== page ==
I’m always conscientious about whether there are buses in the lane, and I take care not to obstruct them. (Usually, this would mean passing them at a juncture just before they’d pick up some speed; otherwise, I’m just much faster than the buses usually are, often by a factor of 2.) Clearly it’d be a problem if there were Greenway, Kent Ave, or Flushing Ave levels of bike traffic on this road, but there aren’t; just the odd cyclist here and there, including yours truly. Is this morally defensible riding?

    I understand it is ticketable behavior, and I’d certainly take my lumps if I were ticketed for it.

  • Because then you stir up the local idiot goofballs who’d characterise that as making “sitting ducks” out of people waiting for the bus. Those people would only add to the retrograde element that opposes using street space for anything but cars.

    So, my assumption is that curbside placement of a bus lane is an easier (better to call it “less difficult”) sell, as there is one less layer of moron to get through.

  • Is it ticketable? I seem to remember that Mr. Vaccaro once gave his opinon on this; but I don’t remember what it was.

    If we can indeed use bus lanes, that would be a big help not only on 23rd Street, but also on Jamaica Avenue in Queens, and on Webster Avenue in the Bronx.

    I was in Baltimore recently, and I was pleased to see that bikes are explicitly allowed to use bus lanes there. And I did this on Lombard Street in the Inner Harbor, with a bus behind me. No aggressive beeping.

  • ItsEasyBeingGreen

    Jay Street needs the best design and got the worst.

    A “protected” bike lane with an Access-A-Ride stop IN it?
    http://i.imgur.com/Kq7ntyT.png

    The end of the lane (which is only 2 blocks long) southbound has the worst possible blind, unmarked, narrow transition back to unprotected, at a driveway:
    http://i.imgur.com/qoB3Brb.jpg

  • mfs

    even better, allow only buses and emergency vehicles to travel between the Myrtle tunnel and Willoughby. That would solve most of the space allocation problem while retaining curb loading access for all buildings.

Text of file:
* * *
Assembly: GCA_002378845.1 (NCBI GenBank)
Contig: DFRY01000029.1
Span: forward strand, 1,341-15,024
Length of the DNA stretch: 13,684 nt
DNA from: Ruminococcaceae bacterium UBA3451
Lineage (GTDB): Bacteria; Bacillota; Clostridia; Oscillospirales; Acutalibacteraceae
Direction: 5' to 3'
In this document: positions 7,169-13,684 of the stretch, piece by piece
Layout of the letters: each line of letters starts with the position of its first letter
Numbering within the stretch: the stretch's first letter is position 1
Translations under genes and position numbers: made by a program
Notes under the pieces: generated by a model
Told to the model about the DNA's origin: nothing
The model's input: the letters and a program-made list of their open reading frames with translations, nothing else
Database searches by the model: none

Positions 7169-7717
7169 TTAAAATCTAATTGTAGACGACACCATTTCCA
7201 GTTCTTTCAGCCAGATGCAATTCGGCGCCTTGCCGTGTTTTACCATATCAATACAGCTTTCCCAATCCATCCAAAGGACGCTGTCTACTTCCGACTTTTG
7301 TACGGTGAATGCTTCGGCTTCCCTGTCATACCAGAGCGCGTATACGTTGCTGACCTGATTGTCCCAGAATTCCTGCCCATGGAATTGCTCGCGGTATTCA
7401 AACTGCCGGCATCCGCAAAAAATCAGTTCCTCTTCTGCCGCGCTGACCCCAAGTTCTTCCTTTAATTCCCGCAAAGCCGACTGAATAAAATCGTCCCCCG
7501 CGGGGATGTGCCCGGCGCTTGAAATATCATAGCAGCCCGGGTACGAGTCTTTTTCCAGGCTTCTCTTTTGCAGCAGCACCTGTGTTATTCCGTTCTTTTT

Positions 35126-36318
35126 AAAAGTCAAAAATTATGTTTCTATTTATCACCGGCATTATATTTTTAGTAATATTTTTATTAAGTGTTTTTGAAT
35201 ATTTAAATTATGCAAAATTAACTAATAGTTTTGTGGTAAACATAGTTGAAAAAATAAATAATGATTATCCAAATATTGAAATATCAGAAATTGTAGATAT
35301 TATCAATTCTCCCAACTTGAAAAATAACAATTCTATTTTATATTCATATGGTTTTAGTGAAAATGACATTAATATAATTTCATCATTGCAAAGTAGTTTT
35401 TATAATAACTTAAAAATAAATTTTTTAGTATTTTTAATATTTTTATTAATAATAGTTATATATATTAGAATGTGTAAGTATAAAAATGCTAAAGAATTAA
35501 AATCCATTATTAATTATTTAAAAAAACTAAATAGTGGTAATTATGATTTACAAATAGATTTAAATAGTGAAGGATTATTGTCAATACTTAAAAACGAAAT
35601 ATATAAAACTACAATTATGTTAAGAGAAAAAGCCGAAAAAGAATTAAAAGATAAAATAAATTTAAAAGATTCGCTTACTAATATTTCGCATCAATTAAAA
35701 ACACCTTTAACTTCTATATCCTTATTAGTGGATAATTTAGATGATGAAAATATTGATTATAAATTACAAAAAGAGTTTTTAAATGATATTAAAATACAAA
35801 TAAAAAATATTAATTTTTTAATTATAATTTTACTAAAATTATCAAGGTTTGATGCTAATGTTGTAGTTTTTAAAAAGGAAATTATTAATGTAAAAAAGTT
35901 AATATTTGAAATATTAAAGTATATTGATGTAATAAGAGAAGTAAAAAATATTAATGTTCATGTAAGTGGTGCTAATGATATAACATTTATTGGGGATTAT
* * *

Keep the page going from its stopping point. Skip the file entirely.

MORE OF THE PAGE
• busriderz

    How exactly do center running bus lanes fit with ~60′ of roadway?

  • BrandonWC

    I’m quite sure that bikes in bus lanes is technically illegal. Law says no vehicles in bus lane (except to make next right turn or expeditiously drop passsnger). Law also says, absent bike specific provision, bikes are treated like other vehicles. There is no specific provision about bikes in bus lanes.
    As for the greater question of moral acceptability, it’s pretty low down on my personal list of biking sins (as long as you act like MatthewEH and don’t obstruct buses).

  • Joe R.

    http://www.bikenyc.org/question/q-where-should-i-be-riding-when-right-lane-bus-only-lane-bus-lane-left-bus-lane-or-left

    Arguably the “bus only” restriction doesn’t apply to cyclists, only to “vehicles” (which does not include cyclists when it comes to City regulations). But try telling that to the cop who stops you! More importantly, it is often dangerous and unnerving to share a bus lane. It is not uncommon to end up leapfrogging the same bus driver over and over again, inviting aggression. And if you are slower than the bus, you are slowing down a lot of mass transit users who have a reasonable expectation of a dedicated lane. You’re almost always better off on the opposite side of the street from a bus lane.

  • J

    BETWEEN STATIONS
    8′ parking